From Wikipedia, the free encyclopedia
Jump to: navigation, search is a New York-based non-profit organization that is dedicated to creating socially responsible data collection protocols for the Internet.[1] The non-profit has a board of directors that consists of representatives from operators of websites and mobile apps, consumer advocates, and data collectors.[2]

DataNeutrality works in concert with another New York-based organization, the for-profit start-up Mezzobit, to set data rules, perform compliance for Mezzobit, and send report cards to Mezzobit customers.[3] A primary focus of the organizations is to govern the operation of third-party data collection tags, also called web beacons, and website visitor tracking. The intention is to create a self-regulatory framework for Internet data to augment industry standard and regulatory efforts.[4][5][6]

The pairing of these two organizations is an example of the Regulation 2.0 paradigm that encourages corporate transparency and accountability to promote sustainable and positive societal outcomes.[7]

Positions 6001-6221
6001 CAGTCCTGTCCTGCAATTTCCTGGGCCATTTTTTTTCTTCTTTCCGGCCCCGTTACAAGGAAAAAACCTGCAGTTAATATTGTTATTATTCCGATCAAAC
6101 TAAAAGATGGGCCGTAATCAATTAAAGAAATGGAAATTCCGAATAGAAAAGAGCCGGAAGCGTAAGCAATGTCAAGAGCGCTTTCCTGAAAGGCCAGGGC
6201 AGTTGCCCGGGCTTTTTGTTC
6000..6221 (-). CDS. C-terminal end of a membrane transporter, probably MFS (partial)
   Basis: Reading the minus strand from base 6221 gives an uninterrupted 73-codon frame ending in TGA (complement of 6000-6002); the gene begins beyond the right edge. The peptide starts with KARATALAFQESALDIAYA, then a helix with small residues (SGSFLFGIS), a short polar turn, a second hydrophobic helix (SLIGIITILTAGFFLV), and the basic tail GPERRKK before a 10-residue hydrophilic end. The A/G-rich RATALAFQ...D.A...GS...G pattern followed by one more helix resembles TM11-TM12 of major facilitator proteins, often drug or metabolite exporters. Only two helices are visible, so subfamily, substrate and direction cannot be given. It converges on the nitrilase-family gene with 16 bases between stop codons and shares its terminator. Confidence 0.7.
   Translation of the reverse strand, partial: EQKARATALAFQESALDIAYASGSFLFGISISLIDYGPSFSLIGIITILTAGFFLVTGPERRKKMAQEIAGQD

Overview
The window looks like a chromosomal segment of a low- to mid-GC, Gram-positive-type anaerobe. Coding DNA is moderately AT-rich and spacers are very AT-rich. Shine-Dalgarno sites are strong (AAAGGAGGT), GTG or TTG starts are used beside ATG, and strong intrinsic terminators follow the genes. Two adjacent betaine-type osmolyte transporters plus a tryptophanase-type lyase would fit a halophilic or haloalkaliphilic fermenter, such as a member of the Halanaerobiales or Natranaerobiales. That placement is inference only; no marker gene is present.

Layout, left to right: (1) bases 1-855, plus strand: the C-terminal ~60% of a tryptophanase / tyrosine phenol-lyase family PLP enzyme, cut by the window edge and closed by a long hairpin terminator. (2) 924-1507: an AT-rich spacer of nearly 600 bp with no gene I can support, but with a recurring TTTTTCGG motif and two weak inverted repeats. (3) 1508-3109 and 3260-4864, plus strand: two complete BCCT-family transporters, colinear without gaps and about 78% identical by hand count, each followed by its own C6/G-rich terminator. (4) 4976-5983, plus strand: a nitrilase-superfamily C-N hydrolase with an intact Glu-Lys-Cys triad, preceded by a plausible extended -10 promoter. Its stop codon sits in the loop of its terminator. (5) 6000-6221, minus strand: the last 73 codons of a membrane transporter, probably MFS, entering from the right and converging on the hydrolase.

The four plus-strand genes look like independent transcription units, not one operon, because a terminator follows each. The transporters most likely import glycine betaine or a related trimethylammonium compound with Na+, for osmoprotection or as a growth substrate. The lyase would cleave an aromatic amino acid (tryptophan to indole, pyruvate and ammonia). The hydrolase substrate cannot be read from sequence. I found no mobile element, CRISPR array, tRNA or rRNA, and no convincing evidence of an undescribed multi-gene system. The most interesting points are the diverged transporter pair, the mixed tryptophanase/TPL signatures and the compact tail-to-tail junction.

1. ^ Lai Stirland, Sarah. "Internet Privacy: Are Lawmakers Thinking About It All Wrong?". TechPresident. Retrieved 4 September 2013. 
  2. ^ "Privacy Non-Profit Announces Inaugural Board and Partnership With Big Data Start-Up to Bring Transparency to Internet Data Industry". Digital Journal. Retrieved March 2014.  Check date values in: |access-date= (help)
  3. ^ Roberts, Jeff John. "Acxiom's data disclosure: transparent .. or just tricky?". GigaOm. Retrieved 9 September 2013. 
  4. ^ Sherry, Saul. "Data Distrust Forces Drastic Decisions". Big Data Republic. Retrieved 9 October 2013. 
  5. ^ Mickey, Bill. "Attempting to Solve the Duality of Data Collection and Privacy". Audience Development. Retrieved 23 October 2013. [permanent dead link]
  6. ^ Pfeifle, Sam. "Attacking Data Leakage: A start-up, and attendant nonprofit, focus on privacy in the publishing industry". International Association of Privacy Professionals. Retrieved March 2014.  Check date values in: |access-date= (help)
  7. ^ Wilson, Fred. "Peer Progress and Regulation 2.0". AVC. Retrieved 10 February 2013.